Belfast Telegraph

Classy Michaela Walsh makes history at Commonwealth Games

By Steven Beacom

Michaela Walsh will forever be a history maker. The young Belfast woman is also likely to be the subject of a quiz question in the future.

Who was the first female to win a boxing match at the Commonwealth Games? Our Michaela, that's who!

On the strength of her dazzling victory last night in the Scottish Exhibition and Conference Centre over Thessa Dumas from Mauritius, she might trump the above by becoming the first female to win gold at the Commonwealth Games.

Long way to go yet, but watch out for this girl. There's something about Michaela.

With women's boxing making its Commonwealth bow in Glasgow, there was much interest in last night's opening bout involving the fairer sex.

Fascination in the crowd gave way to admiration as the 20-year-old flyweight (48-51kg) from the Holy Family club gave an outstanding exhibition of her boxing skills.

Her dad, who she “tortured” as a kid to let her take part in the sport can feel extremely proud of his girl today. All of the Walsh clan can, as well as Northern Ireland boxing and sport as a whole.

The Ulster men have been magnificent in Glasgow. Well, Walsh did not let the girls down.

The women's contests are four two minute rounds, as opposed to three three minute rounds for the men. The ladies also wear headguards while the blokes don't.

Bar that, the same rules apply.

Right from the first bell Walsh was aggressive taking the fight to her opponent, delivering wicked combinations. Even from early on, it was clear to see a gulf in class between the fighters with the teenager from Mauritius unable to cope with the extra pace in the feet and power in the gloves of Michaela.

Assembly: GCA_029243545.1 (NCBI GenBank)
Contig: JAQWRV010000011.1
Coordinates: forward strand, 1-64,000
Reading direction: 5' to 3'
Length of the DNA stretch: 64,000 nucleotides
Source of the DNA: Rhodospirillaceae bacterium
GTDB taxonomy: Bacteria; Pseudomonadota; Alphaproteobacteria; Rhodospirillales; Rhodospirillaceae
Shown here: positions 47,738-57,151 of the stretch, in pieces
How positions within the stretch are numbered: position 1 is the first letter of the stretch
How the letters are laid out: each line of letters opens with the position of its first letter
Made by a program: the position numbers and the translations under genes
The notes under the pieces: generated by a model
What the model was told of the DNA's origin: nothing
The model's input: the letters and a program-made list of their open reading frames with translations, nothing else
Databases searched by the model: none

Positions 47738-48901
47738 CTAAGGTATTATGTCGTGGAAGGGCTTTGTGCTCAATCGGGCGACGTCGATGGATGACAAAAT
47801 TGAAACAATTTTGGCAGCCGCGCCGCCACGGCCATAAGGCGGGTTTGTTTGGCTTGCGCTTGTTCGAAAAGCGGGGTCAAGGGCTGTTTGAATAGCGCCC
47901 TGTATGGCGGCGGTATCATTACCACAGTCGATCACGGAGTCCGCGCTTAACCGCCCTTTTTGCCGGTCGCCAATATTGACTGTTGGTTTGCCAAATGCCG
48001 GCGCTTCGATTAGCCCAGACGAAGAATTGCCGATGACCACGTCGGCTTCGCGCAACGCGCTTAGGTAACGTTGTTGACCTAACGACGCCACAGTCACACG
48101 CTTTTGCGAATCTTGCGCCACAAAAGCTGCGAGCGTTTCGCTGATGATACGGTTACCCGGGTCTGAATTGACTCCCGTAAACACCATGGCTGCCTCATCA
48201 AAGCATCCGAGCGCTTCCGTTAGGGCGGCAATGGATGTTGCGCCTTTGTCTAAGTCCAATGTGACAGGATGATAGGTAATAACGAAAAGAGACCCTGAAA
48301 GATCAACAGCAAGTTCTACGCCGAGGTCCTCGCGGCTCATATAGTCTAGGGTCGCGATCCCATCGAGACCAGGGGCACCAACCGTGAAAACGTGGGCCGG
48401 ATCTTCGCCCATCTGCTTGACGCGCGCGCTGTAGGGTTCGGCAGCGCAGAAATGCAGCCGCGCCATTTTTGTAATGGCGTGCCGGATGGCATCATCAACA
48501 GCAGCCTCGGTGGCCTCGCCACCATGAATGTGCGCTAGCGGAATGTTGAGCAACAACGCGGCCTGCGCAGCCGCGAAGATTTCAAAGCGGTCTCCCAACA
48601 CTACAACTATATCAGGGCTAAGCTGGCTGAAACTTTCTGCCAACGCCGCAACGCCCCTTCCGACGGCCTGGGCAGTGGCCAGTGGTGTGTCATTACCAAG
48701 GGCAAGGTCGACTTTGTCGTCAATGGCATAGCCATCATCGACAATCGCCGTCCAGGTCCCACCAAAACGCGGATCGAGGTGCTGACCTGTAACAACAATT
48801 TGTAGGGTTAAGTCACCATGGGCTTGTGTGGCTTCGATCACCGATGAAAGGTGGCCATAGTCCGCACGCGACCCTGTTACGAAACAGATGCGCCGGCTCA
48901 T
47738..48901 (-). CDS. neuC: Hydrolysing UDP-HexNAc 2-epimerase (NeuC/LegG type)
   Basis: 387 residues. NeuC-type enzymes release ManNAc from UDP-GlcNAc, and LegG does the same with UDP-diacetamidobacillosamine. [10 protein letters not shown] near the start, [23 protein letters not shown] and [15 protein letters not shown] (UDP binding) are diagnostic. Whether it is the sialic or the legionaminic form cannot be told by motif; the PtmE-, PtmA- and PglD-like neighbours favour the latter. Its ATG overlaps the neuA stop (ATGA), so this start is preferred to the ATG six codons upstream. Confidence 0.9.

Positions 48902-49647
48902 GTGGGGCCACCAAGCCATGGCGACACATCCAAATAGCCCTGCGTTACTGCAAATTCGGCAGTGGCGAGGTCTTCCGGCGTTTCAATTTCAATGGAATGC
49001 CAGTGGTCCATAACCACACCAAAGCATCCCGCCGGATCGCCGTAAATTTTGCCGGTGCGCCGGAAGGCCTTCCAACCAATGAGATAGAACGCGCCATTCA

As the fight continued, Walsh, wearing red, chose her moments to land blows to the head and body in an intelligent display, appreciated by the audience, especially the Northern Ireland girl's vocal supporters.

To get used to the atmosphere in the hall before her fight, wisely she had attended bouts involving team-mates Paddy Barnes and Steven Donnelly.

It was no surprise come the end of the fourth round that Walsh, whose balance is a real hallmark of her work, had won a unanimous points decision. For the record the scores from three judges were: 40-34, 40-36, 40-36.

Walsh, a multiple Irish senior champion who had a superb junior career, will now face Jamaica’s Joy Sarah Rae in tomorrow's quarter-finals when a win will assure her of a medal. Lightweight Alana Audley-Murphy will also make her Commonwealth Games debut then representing Northern Ireland in the last eight.

But last night was all about Walsh and with her self belief and ability, anything is possible.

If all goes to plan, then Walsh would meet Olympic Champion and England favourite Nicola Adams in the final, who was also a convincing winner last night on what was a historic and memorable evening in Glasgow.

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